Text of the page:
The Epic of Beowulf: Order Overpowers Chaos

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Order Overpowers Chaos

In the epic poem Beowulf, the warrior hero Beowulf chooses to confront the tyrannical monster Grendel in his own domain, the hijacked mead hall of Heorot. A battle of brute strength ensues, in which Grendel, unable to escape his opponent’s awesome armgrip, rips away from his own arm and flees, dying soon after from bloodloss. Beowulf’s victory, though relatively early in the story, is a pivotal moment that signifies the defeat of discord and the return of civilization. Due to the stark differences in their appearances, lineages, and tactics of warfare, Grendel and Beowulf in battle symbolize the recurring conflict between chaos and order.
When it comes to physical form, Grendel’s wild nature is demonstrated by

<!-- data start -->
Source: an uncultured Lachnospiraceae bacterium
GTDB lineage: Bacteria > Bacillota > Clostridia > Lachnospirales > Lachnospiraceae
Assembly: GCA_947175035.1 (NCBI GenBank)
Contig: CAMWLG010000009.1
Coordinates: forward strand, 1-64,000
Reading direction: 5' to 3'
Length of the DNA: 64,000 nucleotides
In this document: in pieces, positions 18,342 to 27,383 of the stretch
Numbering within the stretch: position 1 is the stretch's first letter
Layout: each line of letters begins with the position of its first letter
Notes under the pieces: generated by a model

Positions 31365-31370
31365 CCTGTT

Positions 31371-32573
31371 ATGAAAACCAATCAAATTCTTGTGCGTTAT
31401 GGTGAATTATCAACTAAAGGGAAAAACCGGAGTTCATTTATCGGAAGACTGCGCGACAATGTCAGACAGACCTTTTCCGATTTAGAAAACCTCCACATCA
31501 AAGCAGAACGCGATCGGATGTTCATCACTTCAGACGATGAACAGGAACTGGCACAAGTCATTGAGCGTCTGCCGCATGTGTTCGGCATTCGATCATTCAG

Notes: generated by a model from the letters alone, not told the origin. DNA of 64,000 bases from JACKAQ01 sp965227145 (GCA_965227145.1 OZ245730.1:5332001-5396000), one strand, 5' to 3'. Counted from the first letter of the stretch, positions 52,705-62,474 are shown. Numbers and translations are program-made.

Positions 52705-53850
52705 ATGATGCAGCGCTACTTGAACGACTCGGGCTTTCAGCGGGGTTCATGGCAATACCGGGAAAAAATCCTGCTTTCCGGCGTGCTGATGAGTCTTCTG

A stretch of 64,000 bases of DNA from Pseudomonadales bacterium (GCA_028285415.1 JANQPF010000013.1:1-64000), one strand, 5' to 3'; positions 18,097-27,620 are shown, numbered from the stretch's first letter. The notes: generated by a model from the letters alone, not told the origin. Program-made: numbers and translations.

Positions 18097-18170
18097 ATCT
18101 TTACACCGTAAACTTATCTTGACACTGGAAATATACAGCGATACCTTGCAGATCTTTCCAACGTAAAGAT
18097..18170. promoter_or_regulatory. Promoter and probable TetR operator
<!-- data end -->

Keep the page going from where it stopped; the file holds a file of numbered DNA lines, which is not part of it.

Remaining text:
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By choosing to ambush his enemies in their moments of vulnerability, Grendel highlights his own lack of ethical standards, as well as his inner cowardice, both shameful traits for a warrior to possess. His tactics of constant war and ignorance with respect to war atonement also feature his savage essence, making him the embodiment of lawlessness. In reference to his opponent, Beowulf states that “‘He has no idea of the arts of war, of shield or sword-play, although he does possess a wild strength. No weapons, therefore, for either this night: unarmed he shall face me if face me he dares. And may the Divine Lord in His wisdom grant the glory of victory to whichever side He sees fit’” (681-687). His decision to battle Grendel without arms exemplifies both his sense of honor in warfare as well as his courage; on a different note, it is also indicative of his intelligence, as none of the other warriors were aware that Grendel’s hide was impervious to weapons. Additionally, Beowulf accepts that the fate of the brawl will ultimately be chosen by God, demonstrating his moral values. As a result, Grendel represents disorder through his cowardly war strategies and his unethical values; Beowulf, on the other hand, symbolizes organized society due to his courtesy in war as well as his valor. By virtue of their

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